If you don’t understand the subtle tax and financial nuances involved in this decision, don’t worry, you’re not alone.

In Part One, we discussed what you get for your money, what you should pay up front, what you should pay per month, what you should pay in non-tax depreciation, and which tax deductions you can and should get.

Let’s now look at what happens when you get rid of the vehicle, what you pay for excess mileage and wear, how much flexibility you need, and other personal considerations.

Factor 6: What happens when you get rid of the vehicle?

If you exercise the purchase option at lease end, the tax consequences are those associated with the purchase of the previously owned vehicle; if you don’t exercise the option, you can take tax deductions for the costs of escaping from the lease.There are also non-tax financial consequences.

Buy: When you buy the vehicle, you can get rid of it any time you please. The amount of money you get for the sale or trade-in is yours to keep (or apply to the cost of a new vehicle).

Lease: When the lease expires, you can either return the vehicle or buy it for an option price set in the lease.

Weighing the options: You also pay fees when returning a leased vehicle, including charges and fees for excess mileage or damage beyond normal wear and tear—dealers often inflate these fees to pass along the risks of higher-than-expected depreciation.

Factor 7: What you pay for excess mileage

Buy: When you buy a vehicle instead of leasing, you can drive it wherever and whenever you want—there are no limits!

Lease: Leased vehicles are subject to annual mileage restrictions—generally between 12,000 and 15,000 miles. If actual mileage exceeds these limits, you must pay a fee at the end of the lease.

Weighing the options: The tax and other financial savings of leasing may be wiped out if you plan to drive the vehicle more than 15,000 miles per year. Of course, you can also negotiate for higher mileage limits, although you may have to accept a higher monthly payment in return.

Factor 8: What you pay for excessive wear

Buy: When you buy a vehicle, you can abuse it all you want. In addition to tangible financial advantages (e.g., not having to pay for damage beyond wear and tear), the freedom to ride a vehicle as hard as you want bestows psychological benefits that are hard to calculate.

Lease: You must return the vehicle without (or pay for any) serious damage beyond normal wear and tear.

Weighing the options: Although buyers don’t pay fees for it, damage to the vehicle reduces its resale/trade-in value. So there are economic incentives to keep the vehicle in good condition whether you lease or buy it.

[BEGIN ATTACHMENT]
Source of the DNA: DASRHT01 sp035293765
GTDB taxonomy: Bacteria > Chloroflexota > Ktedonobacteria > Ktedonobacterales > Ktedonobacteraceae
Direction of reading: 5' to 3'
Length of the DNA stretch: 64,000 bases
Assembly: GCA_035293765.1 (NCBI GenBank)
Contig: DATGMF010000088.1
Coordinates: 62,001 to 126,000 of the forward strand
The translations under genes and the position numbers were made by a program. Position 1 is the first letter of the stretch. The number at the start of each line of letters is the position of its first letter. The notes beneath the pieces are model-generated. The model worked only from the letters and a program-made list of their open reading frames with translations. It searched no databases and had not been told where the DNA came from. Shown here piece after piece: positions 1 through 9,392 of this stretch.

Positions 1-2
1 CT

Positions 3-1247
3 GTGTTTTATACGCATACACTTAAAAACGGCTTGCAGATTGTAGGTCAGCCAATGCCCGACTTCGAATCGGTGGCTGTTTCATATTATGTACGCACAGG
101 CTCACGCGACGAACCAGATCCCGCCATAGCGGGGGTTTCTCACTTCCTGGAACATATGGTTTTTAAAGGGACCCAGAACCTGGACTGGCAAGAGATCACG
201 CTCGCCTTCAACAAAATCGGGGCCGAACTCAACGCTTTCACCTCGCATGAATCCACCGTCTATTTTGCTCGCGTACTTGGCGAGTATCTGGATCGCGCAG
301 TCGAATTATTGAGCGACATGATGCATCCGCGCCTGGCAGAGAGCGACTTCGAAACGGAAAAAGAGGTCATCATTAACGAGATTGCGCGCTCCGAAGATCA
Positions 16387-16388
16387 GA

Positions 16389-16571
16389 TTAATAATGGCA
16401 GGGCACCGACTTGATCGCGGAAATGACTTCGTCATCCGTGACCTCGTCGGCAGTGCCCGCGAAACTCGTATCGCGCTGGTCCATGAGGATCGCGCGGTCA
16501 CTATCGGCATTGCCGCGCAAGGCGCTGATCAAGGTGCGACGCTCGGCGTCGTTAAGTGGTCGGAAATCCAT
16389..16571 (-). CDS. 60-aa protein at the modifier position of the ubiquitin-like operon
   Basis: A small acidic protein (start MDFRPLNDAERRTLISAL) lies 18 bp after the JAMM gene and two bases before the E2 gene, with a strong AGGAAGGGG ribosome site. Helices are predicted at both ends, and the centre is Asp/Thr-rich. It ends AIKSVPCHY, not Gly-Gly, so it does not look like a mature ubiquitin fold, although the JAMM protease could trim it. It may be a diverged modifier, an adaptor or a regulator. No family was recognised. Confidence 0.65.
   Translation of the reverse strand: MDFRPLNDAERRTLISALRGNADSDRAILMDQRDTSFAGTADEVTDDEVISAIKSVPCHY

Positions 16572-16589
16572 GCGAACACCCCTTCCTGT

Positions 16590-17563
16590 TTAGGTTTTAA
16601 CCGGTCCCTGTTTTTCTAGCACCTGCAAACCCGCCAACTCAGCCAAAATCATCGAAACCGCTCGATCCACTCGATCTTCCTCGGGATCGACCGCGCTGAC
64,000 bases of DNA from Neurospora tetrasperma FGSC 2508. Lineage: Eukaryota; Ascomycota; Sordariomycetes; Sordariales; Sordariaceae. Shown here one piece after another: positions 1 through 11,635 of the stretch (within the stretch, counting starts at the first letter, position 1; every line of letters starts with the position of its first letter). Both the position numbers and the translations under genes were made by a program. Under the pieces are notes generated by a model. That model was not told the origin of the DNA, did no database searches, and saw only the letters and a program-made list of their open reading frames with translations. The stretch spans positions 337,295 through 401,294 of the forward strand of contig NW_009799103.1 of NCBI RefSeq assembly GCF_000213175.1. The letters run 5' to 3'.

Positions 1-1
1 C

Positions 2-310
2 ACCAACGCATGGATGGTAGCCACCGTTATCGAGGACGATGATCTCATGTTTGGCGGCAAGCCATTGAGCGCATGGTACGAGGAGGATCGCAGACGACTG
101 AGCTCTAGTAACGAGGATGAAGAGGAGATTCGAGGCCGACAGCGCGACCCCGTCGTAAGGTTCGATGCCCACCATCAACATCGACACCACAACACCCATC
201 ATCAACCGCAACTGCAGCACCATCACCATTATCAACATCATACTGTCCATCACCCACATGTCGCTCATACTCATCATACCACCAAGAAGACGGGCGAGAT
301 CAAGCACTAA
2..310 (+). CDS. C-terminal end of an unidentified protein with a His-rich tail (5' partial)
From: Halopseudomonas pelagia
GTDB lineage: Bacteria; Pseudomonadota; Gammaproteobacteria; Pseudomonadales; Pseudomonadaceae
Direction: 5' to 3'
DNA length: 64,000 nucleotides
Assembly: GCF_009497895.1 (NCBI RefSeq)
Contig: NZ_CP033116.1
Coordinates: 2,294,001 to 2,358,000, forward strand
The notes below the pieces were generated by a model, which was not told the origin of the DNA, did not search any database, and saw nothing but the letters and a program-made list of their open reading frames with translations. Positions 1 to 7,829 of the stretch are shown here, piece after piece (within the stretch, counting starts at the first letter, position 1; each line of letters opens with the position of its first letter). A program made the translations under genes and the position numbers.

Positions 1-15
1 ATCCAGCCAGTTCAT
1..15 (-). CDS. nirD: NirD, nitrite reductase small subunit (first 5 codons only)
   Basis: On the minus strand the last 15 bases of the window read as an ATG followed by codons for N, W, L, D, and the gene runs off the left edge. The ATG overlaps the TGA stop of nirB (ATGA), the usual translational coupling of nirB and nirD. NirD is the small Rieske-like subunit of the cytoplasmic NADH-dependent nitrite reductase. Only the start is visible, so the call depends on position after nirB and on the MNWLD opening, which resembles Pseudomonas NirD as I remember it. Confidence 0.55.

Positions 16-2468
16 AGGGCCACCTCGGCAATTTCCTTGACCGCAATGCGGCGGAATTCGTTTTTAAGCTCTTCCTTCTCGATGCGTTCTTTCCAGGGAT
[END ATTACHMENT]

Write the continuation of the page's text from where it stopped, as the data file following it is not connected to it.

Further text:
Factor 9: Flexibility

Buy: It’s generally easier to qualify for a vehicle loan than a vehicle lease. And once you buy a vehicle, you’re free to dispose of it however and whenever you want—as long as you’re not upside down on the loan.

Lease: It’s hard to escape or modify a lease before its term expires. Dealers typically charge up to six months’ of payments in early termination penalties.

Weighing the options: You should stay away from leasing if your credit rating is low and/or you want maximum flexibility.

Factor 10: Personal considerations

Buy: Buying a vehicle is a fairly straightforward transaction, especially if you don’t finance it. And other than the service department, you generally don’t need to remain involved with the dealership unless and until you decide to buy another vehicle from it.

Lease: Leases are fairly complex transactions that can require closer contact with and, alas, greater trust in the dealer or lessor. And because leases expire, you may need to spend more “quality time” with the dealer.

Weighing the options: As a personal preference, leasing is best suited for those who:

  • Don’t like the vehicle-buying experience but don’t mind dealing with dealers
  • Want to get a new vehicle every few years
  • Want to drive more expensive vehicles than they could otherwise afford to buy

Summing it up

The chart below is a handy visual summary that advisors like me use to help our clients weigh key factors in the buy vs. lease decision. It’s pretty straightforward.

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